Sunday, May 11, 2014


I watched Hitchcock the other night, despite all the bad reviews I'd read about it. The movie is based on the non-fiction book Alfred Hitchcock and the Making of Psycho. Fresh from the success of North by Northwest, the studios want more of the same. The movie follows Hitchcock (Sir Anthony Hopkins freakishly absorbs Hitchcock) and his wife Alma (Dame Helen Mirren shines) as they struggle to bring Psycho to life. They put up $800,000 of their own money and in order to further pinch pennies, they must use the crew who filmed the TV series. 

A very strong cast rounds out the rest of the film. Toni Collette is Peggy Robertson, Hitch's trusted assistant, Scarlett Johansson sizzles as Janet Leigh, and James D'Arcy is a dead ringer as a young Anthony Perkins. The only fly in the ointment is Jessica Biel as Vera Miles; she seemed asleep at the wheel most of the time.

My fav parts of the movie were the bits about their day to day life. I paused at the refrigerator scene. Oh my godz - what would Hitch (as he let his intimates call him) like to snack on? 

Another aspect of the film that really appealed to me was the the constant jealousy of associates this creative pair seemed to have with each other. I thought it was cute and refreshing. Instead of uber hottie jealously, you had real people jealous of their spouse's time spent with co-workers. Alma was jealous of Hitch's attention to leading ladies and Hitch was jealous of Alma's time spent with creative writing buddy Whitfield Cook. 

I want to read the book now; it's at the top of my required summer reading list.

Saturday, May 3, 2014

Stray Dog and Big Star: Nothing Can Hurt Me

I've wanted to see Stray Dog for quite some time. I've always regretted missing the 35 mm film showing at IMA a couple of years ago. Akira Kurosawa's gorgeously shot film noir master piece staring two of his most esteemed actors: Toshiro Mifune and Takashi Shimura. During a heat wave that envelops Tokyo (there are fans galore both manual and electric) rookie cop Murakami loses his gun (a Colt) on a trolley to a pickpocket. The gun turns up in a series of shootings and Murakami must find the gun before others are killed.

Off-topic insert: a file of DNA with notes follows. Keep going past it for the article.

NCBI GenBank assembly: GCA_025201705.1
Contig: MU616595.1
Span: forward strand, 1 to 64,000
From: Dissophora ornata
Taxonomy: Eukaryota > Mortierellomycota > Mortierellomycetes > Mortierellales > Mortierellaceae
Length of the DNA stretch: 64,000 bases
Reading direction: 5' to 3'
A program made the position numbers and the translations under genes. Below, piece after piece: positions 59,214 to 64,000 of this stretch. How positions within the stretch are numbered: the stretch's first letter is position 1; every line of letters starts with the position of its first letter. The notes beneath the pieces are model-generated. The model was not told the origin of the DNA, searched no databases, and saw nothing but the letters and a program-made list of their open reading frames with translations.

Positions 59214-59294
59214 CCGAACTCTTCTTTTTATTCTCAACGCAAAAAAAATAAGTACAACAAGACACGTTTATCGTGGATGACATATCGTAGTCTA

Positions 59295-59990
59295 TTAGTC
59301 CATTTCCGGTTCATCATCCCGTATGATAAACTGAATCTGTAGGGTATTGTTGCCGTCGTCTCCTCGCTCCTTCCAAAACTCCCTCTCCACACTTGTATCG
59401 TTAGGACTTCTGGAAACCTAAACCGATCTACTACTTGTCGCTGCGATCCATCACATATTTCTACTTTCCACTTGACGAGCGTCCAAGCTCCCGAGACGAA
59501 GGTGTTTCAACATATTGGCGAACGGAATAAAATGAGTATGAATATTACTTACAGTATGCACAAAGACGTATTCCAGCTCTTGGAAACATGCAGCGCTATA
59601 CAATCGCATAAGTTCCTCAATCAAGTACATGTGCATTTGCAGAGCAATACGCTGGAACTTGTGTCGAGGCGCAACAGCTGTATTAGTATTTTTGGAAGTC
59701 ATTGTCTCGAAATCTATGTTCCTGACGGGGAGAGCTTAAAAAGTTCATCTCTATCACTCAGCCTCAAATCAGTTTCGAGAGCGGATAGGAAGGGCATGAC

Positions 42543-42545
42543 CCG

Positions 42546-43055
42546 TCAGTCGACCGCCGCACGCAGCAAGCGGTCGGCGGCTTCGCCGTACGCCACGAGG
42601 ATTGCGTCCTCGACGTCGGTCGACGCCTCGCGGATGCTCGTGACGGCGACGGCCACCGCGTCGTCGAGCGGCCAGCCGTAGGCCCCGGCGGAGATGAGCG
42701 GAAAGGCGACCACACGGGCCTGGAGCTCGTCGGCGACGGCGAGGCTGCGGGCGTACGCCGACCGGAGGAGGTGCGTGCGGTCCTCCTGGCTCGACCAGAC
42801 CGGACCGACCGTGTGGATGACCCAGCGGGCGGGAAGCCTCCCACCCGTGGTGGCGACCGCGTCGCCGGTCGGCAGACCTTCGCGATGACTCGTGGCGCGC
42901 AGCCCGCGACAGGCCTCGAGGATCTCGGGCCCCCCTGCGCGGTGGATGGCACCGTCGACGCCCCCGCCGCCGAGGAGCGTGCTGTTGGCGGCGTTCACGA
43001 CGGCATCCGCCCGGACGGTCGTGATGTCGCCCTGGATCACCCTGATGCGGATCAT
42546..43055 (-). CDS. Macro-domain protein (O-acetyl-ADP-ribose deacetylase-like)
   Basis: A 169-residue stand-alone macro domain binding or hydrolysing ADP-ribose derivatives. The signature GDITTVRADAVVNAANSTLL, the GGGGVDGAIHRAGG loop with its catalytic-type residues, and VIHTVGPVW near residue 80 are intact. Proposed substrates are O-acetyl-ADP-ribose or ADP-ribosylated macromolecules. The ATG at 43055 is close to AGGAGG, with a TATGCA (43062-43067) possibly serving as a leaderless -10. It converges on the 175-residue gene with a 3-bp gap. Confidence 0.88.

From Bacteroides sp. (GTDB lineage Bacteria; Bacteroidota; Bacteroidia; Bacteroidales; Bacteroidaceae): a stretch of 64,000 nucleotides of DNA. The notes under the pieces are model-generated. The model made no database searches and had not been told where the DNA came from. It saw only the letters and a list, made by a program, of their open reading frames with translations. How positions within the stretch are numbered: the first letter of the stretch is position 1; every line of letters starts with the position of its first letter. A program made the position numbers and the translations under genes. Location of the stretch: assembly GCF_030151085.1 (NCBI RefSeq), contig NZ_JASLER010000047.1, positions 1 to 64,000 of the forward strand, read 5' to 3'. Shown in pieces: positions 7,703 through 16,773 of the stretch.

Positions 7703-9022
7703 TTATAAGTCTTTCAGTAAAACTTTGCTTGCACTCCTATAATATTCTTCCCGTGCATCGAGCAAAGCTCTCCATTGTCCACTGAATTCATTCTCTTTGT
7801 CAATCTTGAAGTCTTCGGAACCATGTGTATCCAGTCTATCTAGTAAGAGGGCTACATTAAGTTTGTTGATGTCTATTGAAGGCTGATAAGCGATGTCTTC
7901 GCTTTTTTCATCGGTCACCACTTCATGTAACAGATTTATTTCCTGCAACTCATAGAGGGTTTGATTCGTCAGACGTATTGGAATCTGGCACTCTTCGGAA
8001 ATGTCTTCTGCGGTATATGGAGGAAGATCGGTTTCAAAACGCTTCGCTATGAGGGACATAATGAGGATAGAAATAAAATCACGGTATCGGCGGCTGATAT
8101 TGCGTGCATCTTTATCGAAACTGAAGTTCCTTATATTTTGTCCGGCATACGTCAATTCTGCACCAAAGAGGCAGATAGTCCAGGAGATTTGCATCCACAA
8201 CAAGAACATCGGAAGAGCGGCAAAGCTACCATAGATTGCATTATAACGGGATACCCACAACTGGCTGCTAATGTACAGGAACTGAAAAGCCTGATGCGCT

Guilt ridden Murakami teams up with detective Sato to canvas the city and thus the ultimate mismatched partners film noir is born. Toshiro and Takashi are magic together. I must say it is refreshing to see them both out of samurai clothing and in something contemporary.

Akira is a master film maker. Murakami and Sato pursue leads through the sweltering streets of Tokyo. 

Every scene is beautifully framed. 

And now for something completely different….

Big Star: Nothing Can Hurt Me is a documentary about a band from Memphis who never made it big; a  real life Almost Famous, if you will. These guys had it all - the looks and the hooks and the record deal, but fate was dealing for the house (yes, I am rolling my eyes on that one). You are no doubt familiar with lead singer Alex Chilton. At the ancient age of sixteen he was the blue eyed soul singer of "The Letter". Their first album titled #1 Record was a hit with the critics but due to legal problems at Stax Records the album did not make into stores.

This documentary left me feeling nothing for these guys, although it had all the ingredients I normally like: tormented creative song writer with mental issues, haunted by former self singer. I honestly could not care less about this band. While sitting in my NetFlix queue, I, for the longest time, thought this was a mocumentary. The songs remind of the could-have-been songs written for fictional rock films set in the late 60's early 70's. Speaking of songs, since I've watched this documentary, I've run across quite a few videos of various bands doing the song September Gurls. I'm sure I've heard this song in the past and wondered what the heck I was hearing. In an odd twist of fate, this song does tend to stick to the noodle.

I think Alex Chilton had Miley Cyrus syndrome (too famous too young) as he went on to front a punk band among other endeavors. Honestly, don't call yourselves Big Star and don't call your first album #1 Record - the Godz of Pride can see you a mile away.

On the other hand I cannot seem to get enough of the poster child for tormented creative artist Syd Barrett. He wrote and sang the bulk of the songs in the early days of Pink Floyd. When full blown madness set in and Syd had to go, the rest of band were at a loss; what do we do now? Ahh….yes….